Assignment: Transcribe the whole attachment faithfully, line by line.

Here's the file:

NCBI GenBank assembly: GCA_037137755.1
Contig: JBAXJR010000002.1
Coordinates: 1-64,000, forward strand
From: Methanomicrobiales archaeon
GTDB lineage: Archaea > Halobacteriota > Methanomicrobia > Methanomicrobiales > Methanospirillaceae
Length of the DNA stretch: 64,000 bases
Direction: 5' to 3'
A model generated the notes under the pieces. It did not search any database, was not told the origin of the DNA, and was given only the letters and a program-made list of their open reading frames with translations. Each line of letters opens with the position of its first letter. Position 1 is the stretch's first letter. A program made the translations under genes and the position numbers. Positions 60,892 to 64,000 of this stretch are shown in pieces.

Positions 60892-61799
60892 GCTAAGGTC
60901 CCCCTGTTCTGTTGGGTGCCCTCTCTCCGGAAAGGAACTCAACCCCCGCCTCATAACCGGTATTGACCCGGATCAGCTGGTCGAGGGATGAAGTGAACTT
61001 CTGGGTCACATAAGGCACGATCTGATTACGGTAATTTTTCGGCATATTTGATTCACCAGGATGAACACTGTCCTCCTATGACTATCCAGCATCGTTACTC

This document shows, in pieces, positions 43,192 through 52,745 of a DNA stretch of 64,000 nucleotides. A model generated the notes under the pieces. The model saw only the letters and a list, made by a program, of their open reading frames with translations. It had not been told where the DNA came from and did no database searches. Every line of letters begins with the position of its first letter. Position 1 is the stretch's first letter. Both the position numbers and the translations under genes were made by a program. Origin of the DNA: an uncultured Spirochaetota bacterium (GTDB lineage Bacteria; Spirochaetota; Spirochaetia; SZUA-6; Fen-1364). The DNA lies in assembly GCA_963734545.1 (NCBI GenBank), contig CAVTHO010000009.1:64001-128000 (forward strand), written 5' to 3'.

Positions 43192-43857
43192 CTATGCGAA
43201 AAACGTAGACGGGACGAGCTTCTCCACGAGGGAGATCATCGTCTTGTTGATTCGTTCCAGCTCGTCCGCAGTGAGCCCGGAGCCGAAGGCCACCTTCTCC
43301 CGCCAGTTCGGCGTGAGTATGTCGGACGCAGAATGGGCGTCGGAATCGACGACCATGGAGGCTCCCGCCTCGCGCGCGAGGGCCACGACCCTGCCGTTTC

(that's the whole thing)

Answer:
NCBI GenBank assembly: GCA_037137755.1
Contig: JBAXJR010000002.1
Coordinates: 1-64,000, forward strand
From: Methanomicrobiales archaeon
GTDB lineage: Archaea > Halobacteriota > Methanomicrobia > Methanomicrobiales > Methanospirillaceae
Length of the DNA stretch: 64,000 bases
Direction: 5' to 3'
A model generated the notes under the pieces. It did not search any database, was not told the origin of the DNA, and was given only the letters and a program-made list of their open reading frames with translations. Each line of letters opens with the position of its first letter. Position 1 is the stretch's first letter. A program made the translations under genes and the position numbers. Positions 60,892 to 64,000 of this stretch are shown in pieces.

Positions 60892-61799
60892 GCTAAGGTC
60901 CCCCTGTTCTGTTGGGTGCCCTCTCTCCGGAAAGGAACTCAACCCCCGCCTCATAACCGGTATTGACCCGGATCAGCTGGTCGAGGGATGAAGTGAACTT
61001 CTGGGTCACATAAGGCACGATCTGATTACGGTAATTTTTCGGCATATTTGATTCACCAGGATGAACACTGTCCTCCTATGACTATCCAGCATCGTTACTC

This document shows, in pieces, positions 43,192 through 52,745 of a DNA stretch of 64,000 nucleotides. A model generated the notes under the pieces. The model saw only the letters and a list, made by a program, of their open reading frames with translations. It had not been told where the DNA came from and did no database searches. Every line of letters begins with the position of its first letter. Position 1 is the stretch's first letter. Both the position numbers and the translations under genes were made by a program. Origin of the DNA: an uncultured Spirochaetota bacterium (GTDB lineage Bacteria; Spirochaetota; Spirochaetia; SZUA-6; Fen-1364). The DNA lies in assembly GCA_963734545.1 (NCBI GenBank), contig CAVTHO010000009.1:64001-128000 (forward strand), written 5' to 3'.

Positions 43192-43857
43192 CTATGCGAA
43201 AAACGTAGACGGGACGAGCTTCTCCACGAGGGAGATCATCGTCTTGTTGATTCGTTCCAGCTCGTCCGCAGTGAGCCCGGAGCCGAAGGCCACCTTCTCC
43301 CGCCAGTTCGGCGTGAGTATGTCGGACGCAGAATGGGCGTCGGAATCGACGACCATGGAGGCTCCCGCCTCGCGCGCGAGGGCCACGACCCTGCCGTTTC